Friday, July 21, 2017

Simon vs. The Homo Sapiens Angenda by Becky Albertalli

Summary from Goodreads:
Sixteen-year-old and not-so-openly gay Simon Spier prefers to save his drama for the school musical. But when an email falls into the wrong hands, his secret is at risk of being thrust into the spotlight. Now Simon is actually being blackmailed: if he doesn’t play wingman for class clown Martin, his sexual identity will become everyone’s business. Worse, the privacy of Blue, the pen name of the boy he’s been emailing, will be compromised.

With some messy dynamics emerging in his once tight-knit group of friends, and his email correspondence with Blue growing more flirtatious every day, Simon’s junior year has suddenly gotten all kinds of complicated. Now, change-averse Simon has to find a way to step out of his comfort zone before he’s pushed out—without alienating his friends, compromising himself, or fumbling a shot at happiness with the most confusing, adorable guy he’s never met.
I can’t believe it’s taken me so long to get to this book. I’m so glad I picked up the author’s newer book on my trip to England and read it relatively right away. Otherwise, who knows how long it would have been before I discovered this greatness? And greatness is what this is.
I knew I would love the writing style because I adored it in the Upside of Unrequited. I was right. I loved the writing style. Though, it was a full 180 degree difference from the other book. The voice was just so, so very different. It was just as honest, believable, and fantastic. It’s just that Simon is so different from Molly. And I wasn’t expecting it to be this different.
I also didn’t exactly fall in love with this book until the second half. I fell in love with Simon immediately. I loved his romantic sarcasm. I loved his honesty. I loved his relationship with his family. I loved his grammatically correct emails. I loved his love of theater and his loyalty to his friends. I just loved him. The whole blackmailing thing wasn’t exactly my favorite plot arc. In fact, I kinda hated it. And I hated all the times Simon almost became friends with Marty.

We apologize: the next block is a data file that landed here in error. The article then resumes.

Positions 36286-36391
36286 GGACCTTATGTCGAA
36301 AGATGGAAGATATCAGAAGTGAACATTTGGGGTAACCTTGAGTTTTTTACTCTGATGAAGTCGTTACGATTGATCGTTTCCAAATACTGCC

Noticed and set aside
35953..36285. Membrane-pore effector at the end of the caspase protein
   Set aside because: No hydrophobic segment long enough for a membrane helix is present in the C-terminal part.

That being said, I was emotionally destroyed about half way through, like heaving sobs of despair and jaw-dropping astonishment -destroyed. And then I fell in love with the story. I could not believe what had happened. I thought I knew the direction the story was going, and I was wrong. It all got turned upside down, and that’s I guess when I became obsessed. I finished the book in 2 sittings. And I fell in love with Simon even more. He’s so strong, resilient, and loveable, I can understand why his friends can never stay mad at him.
This book is also just so smart, relevant, and powerful. It’s a coming out story, but more than that, it’s a growing up story. Or as Simon so eloquently puts it, “Why is straight the default? Everyone should have to declare one way or another, and it shouldn't be this big awkward thing whether you're straight, gay, bi, or whatever. I'm just saying.” He later explains too that, “But I'm tired of coming out. All I ever do is come out. I try not to change, but I keep changing, in all these tiny ways. I get a girlfriend. I have a beer. And every freaking time, I have to reintroduce myself to the universe all over again.”
This is a book about changing and learning about who you are, and what you can take and what you can’t. My favorite moment is one I don’t think I should quote because it would spoil a lot, but it involves Simon confronting the guy who’s blackmailing him. He stands up to him and really lets him know what exactly it is he’s doing. And I found myself saying out loud, “That’s right!”
This is a coming out story we haven’t exactly had yet. It’s a growing up story and a friendship story, and a falling in love story too. The writing is awesome. The wit and intelligence behind Simon and “Blue,” is just right. The characters were real. The story was heartbreaking and honest. I loved this book. I give it a 10/10.

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